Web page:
Ibn Auf was as “deeply involved” in the conflict as Bashir himself, said Hollywood actor George Clooney on Thursday.
“Removing the leader of a violent, corrupt system without dismantling that system is inadequate,” said Clooney, founder of The Sentry Project, which researches illicit money and war crimes in Africa.
But analyst Tubiana said the fact that Bashir agreed to go and Ibn Auf had replaced him showed that it was “a palace revolution, aimed at protecting the regime and preventing the opposition, civilians and non-Islamists ... from taking power.”
Some analysts say however that Ibn Auf might not remain for long time as head of the military council.
“He’s been taking decisions for a long time when it comes to the armed forces, but the task ahead is not going to be easy,” said an analyst.
“The anger among protesters will be a continuous challenge. For all you know he might not be there for a long time.”
Protesters vow to do exactly that.
“Ibn Auf is weak, we will ensure he quits,” said a protester without revealing his name for security reasons as he prepared for Friday prayers at the army complex.


Kushner: Trump wants fair deal for Palestinians

Updated 25 June 2019
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Kushner: Trump wants fair deal for Palestinians

  • Fighting new economic plan ‘a strategic mistake,’ White House adviser says
  • Says plan would double Palestinian GDP in 10 years, create over a million jobs

MANAMA, Bahrain: Donald Trump wants a fair deal for Palestinians, the US president’s adviser and son-in-law Jared Kushner said on the eve of the launch in Bahrain of the White House’s $50 billion “peace for prosperity” plan.

The Palestinians are missing an opportunity to participate in the Middle East peace process by boycotting the Bahrain conference, Kushner said. “This is a strong package that has been put together. Fighting it instead of embracing it, I think, is a strategic mistake.”

The plan proposes a global investment fund for Palestine and neighboring Arab states, and a $5 billion transport corridor between the West Bank and Gaza. Palestinian leaders have rejected it, but Kushner said their criticism was “more emotional than specific.”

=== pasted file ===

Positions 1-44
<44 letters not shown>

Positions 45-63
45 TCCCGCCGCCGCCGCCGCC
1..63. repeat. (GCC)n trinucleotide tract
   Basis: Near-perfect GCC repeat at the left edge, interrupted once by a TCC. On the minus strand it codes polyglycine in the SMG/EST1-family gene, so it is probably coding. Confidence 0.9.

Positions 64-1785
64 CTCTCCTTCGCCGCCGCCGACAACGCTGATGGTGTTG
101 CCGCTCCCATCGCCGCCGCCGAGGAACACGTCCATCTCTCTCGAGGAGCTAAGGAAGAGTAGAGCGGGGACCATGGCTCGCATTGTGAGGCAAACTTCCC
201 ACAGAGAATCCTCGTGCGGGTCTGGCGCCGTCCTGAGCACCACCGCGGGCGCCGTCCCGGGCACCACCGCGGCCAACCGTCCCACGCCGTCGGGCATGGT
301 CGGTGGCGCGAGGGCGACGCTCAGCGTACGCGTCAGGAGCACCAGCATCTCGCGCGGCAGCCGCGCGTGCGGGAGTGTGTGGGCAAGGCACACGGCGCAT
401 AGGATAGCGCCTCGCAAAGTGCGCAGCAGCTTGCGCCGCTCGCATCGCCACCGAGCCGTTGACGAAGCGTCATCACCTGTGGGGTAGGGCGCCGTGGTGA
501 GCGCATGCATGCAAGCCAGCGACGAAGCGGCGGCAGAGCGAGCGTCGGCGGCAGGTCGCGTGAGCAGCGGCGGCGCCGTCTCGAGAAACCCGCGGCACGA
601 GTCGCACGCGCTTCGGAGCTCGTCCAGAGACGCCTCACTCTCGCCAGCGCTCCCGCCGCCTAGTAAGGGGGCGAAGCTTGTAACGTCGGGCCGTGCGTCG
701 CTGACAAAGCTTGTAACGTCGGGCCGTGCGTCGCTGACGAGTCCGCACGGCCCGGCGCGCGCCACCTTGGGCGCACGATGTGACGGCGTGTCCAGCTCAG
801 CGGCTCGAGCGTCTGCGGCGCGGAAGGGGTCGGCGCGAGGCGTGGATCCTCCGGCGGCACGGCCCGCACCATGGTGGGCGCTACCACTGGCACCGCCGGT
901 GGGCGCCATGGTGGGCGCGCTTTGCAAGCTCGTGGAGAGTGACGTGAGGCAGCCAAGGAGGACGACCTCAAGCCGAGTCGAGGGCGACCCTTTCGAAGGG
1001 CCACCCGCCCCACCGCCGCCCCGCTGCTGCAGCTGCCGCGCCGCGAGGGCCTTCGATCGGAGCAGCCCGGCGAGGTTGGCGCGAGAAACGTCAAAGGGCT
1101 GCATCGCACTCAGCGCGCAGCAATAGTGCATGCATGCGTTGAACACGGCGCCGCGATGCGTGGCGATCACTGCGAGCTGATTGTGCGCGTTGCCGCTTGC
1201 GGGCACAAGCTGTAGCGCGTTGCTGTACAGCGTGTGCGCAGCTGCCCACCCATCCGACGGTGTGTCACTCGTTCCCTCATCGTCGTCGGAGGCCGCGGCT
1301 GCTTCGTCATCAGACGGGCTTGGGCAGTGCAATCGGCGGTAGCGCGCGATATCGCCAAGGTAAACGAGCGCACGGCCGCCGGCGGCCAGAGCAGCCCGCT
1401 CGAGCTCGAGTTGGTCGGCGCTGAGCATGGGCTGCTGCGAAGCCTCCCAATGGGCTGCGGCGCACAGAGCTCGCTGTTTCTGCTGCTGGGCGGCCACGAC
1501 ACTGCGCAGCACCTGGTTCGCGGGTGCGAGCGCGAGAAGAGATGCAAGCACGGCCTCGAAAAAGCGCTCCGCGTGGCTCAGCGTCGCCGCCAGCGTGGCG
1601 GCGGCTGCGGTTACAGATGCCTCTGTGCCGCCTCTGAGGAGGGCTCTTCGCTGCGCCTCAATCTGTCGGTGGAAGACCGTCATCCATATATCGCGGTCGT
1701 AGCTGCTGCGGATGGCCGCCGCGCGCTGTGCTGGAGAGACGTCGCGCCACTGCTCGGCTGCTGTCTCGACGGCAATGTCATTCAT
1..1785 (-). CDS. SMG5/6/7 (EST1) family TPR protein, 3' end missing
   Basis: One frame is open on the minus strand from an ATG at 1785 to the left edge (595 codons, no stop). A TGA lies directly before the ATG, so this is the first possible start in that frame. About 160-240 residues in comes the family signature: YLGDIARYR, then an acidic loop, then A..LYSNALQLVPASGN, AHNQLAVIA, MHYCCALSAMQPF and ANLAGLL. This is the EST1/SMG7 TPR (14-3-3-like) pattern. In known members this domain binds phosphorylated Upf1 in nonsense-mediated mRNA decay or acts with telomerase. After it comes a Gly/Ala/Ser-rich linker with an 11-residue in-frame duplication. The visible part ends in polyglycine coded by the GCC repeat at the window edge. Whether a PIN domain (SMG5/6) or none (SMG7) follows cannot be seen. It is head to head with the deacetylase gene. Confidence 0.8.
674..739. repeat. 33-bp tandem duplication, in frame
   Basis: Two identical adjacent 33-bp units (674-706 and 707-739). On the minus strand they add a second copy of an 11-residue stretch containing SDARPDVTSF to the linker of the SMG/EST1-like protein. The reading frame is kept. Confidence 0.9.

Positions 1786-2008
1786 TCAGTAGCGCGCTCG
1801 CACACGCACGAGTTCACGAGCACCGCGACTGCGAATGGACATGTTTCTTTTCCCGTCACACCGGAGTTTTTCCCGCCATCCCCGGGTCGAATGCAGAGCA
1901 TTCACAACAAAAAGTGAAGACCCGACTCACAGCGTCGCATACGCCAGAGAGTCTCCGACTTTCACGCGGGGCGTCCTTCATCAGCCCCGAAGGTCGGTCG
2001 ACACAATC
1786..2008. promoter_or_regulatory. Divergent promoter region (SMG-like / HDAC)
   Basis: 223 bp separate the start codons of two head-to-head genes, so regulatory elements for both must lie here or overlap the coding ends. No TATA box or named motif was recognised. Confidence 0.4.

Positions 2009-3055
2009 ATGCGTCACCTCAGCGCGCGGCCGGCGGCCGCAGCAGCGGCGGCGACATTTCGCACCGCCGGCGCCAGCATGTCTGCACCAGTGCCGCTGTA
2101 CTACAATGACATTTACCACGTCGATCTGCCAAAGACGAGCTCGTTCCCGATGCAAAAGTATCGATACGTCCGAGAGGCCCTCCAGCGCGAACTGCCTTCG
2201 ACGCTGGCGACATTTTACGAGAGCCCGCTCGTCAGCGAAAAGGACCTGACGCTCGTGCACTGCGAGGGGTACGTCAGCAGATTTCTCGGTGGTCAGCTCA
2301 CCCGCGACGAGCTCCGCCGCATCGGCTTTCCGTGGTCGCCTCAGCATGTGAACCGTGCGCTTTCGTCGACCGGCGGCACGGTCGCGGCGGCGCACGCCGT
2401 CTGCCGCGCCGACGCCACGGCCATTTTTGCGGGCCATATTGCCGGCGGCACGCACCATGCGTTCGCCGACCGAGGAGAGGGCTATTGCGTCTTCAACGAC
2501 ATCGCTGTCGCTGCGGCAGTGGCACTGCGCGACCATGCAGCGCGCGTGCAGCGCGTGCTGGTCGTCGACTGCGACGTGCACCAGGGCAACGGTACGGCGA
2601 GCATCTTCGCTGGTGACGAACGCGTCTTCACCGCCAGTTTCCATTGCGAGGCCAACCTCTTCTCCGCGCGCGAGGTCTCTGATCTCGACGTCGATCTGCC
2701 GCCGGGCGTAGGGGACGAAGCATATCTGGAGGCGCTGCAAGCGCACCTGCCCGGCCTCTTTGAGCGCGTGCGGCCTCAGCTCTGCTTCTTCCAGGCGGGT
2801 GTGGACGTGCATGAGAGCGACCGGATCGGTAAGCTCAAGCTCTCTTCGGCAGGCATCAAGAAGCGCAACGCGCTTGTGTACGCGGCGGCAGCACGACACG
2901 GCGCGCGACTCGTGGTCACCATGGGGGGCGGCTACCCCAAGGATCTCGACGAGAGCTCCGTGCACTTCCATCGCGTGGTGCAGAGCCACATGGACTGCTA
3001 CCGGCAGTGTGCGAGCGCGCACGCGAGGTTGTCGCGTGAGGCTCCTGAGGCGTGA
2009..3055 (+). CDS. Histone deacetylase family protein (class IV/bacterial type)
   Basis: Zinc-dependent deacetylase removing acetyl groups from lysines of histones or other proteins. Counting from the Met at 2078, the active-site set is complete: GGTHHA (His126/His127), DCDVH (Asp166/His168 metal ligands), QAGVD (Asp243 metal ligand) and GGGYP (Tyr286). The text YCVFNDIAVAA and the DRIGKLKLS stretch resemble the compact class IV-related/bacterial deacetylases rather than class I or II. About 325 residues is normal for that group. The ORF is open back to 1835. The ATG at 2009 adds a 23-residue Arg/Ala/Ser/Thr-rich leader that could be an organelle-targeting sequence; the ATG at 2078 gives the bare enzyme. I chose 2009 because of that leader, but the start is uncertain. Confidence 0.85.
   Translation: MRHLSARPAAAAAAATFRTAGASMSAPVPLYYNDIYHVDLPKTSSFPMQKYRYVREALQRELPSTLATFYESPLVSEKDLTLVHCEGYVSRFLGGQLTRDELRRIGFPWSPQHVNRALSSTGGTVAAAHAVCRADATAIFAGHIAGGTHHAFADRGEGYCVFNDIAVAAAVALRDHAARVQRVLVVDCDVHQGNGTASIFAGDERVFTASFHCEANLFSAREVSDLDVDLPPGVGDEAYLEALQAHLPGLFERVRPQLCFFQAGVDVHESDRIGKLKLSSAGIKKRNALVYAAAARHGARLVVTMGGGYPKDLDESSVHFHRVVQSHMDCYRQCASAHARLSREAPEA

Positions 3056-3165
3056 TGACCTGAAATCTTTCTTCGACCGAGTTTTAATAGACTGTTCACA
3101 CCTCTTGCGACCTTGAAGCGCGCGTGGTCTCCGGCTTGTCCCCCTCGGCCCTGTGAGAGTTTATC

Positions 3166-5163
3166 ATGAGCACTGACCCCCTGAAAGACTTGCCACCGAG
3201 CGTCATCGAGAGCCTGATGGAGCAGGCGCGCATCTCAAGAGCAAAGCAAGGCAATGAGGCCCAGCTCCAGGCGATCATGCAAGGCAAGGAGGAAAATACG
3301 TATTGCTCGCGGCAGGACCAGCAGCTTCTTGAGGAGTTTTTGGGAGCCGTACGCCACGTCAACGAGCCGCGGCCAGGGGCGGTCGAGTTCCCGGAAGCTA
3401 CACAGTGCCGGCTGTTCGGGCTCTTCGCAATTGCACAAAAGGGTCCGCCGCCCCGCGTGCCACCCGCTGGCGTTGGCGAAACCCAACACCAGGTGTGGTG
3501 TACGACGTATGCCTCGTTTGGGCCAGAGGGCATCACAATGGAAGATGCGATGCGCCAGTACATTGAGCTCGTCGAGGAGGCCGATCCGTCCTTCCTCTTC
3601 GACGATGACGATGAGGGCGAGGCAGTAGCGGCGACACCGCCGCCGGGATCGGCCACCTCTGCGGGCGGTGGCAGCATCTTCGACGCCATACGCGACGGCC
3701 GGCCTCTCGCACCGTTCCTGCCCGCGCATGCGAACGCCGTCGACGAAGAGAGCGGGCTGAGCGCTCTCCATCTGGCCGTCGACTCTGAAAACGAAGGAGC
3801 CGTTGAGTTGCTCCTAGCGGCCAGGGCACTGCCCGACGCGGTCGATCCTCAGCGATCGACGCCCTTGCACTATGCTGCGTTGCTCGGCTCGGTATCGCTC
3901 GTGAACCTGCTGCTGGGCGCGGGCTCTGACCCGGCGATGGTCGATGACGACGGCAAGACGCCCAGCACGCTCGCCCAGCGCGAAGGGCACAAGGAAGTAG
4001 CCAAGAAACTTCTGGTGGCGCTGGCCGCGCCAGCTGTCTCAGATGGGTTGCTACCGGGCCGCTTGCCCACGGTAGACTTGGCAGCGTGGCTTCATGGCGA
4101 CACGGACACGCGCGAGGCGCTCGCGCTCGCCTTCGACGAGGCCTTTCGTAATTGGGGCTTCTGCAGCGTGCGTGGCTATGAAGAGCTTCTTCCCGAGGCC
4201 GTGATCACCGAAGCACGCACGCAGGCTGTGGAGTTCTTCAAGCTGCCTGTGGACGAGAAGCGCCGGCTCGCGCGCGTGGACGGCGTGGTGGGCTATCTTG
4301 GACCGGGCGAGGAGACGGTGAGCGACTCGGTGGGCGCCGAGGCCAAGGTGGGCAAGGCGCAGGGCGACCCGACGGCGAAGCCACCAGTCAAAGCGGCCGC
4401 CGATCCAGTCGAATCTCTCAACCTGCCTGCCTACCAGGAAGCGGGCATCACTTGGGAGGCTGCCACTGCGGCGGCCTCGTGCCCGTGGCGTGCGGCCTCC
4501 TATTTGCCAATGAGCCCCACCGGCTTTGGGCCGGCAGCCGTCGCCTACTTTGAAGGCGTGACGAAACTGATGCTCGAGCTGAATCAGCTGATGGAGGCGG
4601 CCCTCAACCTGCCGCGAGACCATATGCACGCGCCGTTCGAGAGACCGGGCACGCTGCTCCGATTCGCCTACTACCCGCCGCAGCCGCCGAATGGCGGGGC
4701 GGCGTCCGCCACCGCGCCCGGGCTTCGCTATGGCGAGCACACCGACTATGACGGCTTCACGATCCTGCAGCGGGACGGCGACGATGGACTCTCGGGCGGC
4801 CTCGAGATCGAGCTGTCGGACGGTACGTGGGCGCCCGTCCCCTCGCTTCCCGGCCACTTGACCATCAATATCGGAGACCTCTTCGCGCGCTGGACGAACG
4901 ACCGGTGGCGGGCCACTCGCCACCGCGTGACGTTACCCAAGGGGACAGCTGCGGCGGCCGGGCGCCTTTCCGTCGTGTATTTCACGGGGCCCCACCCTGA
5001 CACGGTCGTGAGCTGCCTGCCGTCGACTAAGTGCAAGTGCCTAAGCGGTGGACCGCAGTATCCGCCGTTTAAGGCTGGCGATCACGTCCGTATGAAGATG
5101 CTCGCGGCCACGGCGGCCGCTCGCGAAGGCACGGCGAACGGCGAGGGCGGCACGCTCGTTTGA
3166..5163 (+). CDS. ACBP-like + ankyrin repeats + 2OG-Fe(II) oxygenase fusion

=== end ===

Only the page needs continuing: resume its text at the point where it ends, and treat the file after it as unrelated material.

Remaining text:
“Nobody has refuted our core premise that this would do a lot to stimulate the economy,” he said. “The Palestinian people have been trapped in a situation for a long time and we wanted to show them, and their leadership, that there is a pathway forward that could be quite exciting.”

The Palestinian people have been trapped in a situation for a long time and we wanted to show them, and their leadership, that there is a pathway forward that could be quite exciting.

Jared Kushner, US president’s adviser

Kushner said Trump decisions such as recognizing Jerusalem as Israel’s capital and moving the US Embassy there from Tel Aviv were evidence that the president kept his promises.

“The Palestinians might not have liked his Jerusalem decision, but he made a promise and he did it,” he said. What the president wanted now was “to give the Palestinian people a fair solution.”

Kushner said the plan would double the GDP in 10 years, create over a million jobs, reduce poverty by 50 percent and bring unemployment to below 10 percent.

“We believe this doable,” he said. “It’s hard, but if there’s a peace agreement and we set up the right structure, we think it could really lead to improving people’s lives in a substantial way.

“I think there is a lot of enthusiasm in the West Bank and Gaza to see if we can find a political solution so that this can be implemented.”

The political element of the White House plan has been delayed by uncertainty in Israel, where there will be elections this year after an earlier vote failed to produce a stable coalition, and Prime Minister Benjamin Netanyahu may also face a criminal trial for corruption.